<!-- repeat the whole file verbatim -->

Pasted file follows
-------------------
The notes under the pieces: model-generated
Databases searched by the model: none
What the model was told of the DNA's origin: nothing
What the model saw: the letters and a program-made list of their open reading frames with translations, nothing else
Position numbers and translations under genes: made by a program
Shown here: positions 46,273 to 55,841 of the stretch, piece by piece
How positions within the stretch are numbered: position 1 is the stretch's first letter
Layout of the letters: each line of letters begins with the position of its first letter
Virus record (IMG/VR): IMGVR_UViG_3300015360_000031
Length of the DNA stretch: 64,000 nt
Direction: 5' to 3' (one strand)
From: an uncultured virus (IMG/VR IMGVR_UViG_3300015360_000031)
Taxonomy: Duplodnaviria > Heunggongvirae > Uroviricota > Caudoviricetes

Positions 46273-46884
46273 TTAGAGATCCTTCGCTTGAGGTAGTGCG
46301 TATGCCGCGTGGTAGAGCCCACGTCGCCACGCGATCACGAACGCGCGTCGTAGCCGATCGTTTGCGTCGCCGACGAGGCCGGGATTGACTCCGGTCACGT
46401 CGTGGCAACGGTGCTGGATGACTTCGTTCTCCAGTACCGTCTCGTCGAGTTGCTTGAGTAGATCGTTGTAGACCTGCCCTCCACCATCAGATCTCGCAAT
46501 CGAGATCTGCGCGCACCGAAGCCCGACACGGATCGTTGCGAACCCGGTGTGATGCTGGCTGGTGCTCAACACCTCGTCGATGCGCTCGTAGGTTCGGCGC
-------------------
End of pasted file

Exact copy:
The notes under the pieces: model-generated
Databases searched by the model: none
What the model was told of the DNA's origin: nothing
What the model saw: the letters and a program-made list of their open reading frames with translations, nothing else
Position numbers and translations under genes: made by a program
Shown here: positions 46,273 to 55,841 of the stretch, piece by piece
How positions within the stretch are numbered: position 1 is the stretch's first letter
Layout of the letters: each line of letters begins with the position of its first letter
Virus record (IMG/VR): IMGVR_UViG_3300015360_000031
Length of the DNA stretch: 64,000 nt
Direction: 5' to 3' (one strand)
From: an uncultured virus (IMG/VR IMGVR_UViG_3300015360_000031)
Taxonomy: Duplodnaviria > Heunggongvirae > Uroviricota > Caudoviricetes

Positions 46273-46884
46273 TTAGAGATCCTTCGCTTGAGGTAGTGCG
46301 TATGCCGCGTGGTAGAGCCCACGTCGCCACGCGATCACGAACGCGCGTCGTAGCCGATCGTTTGCGTCGCCGACGAGGCCGGGATTGACTCCGGTCACGT
46401 CGTGGCAACGGTGCTGGATGACTTCGTTCTCCAGTACCGTCTCGTCGAGTTGCTTGAGTAGATCGTTGTAGACCTGCCCTCCACCATCAGATCTCGCAAT
46501 CGAGATCTGCGCGCACCGAAGCCCGACACGGATCGTTGCGAACCCGGTGTGATGCTGGCTGGTGCTCAACACCTCGTCGATGCGCTCGTAGGTTCGGCGC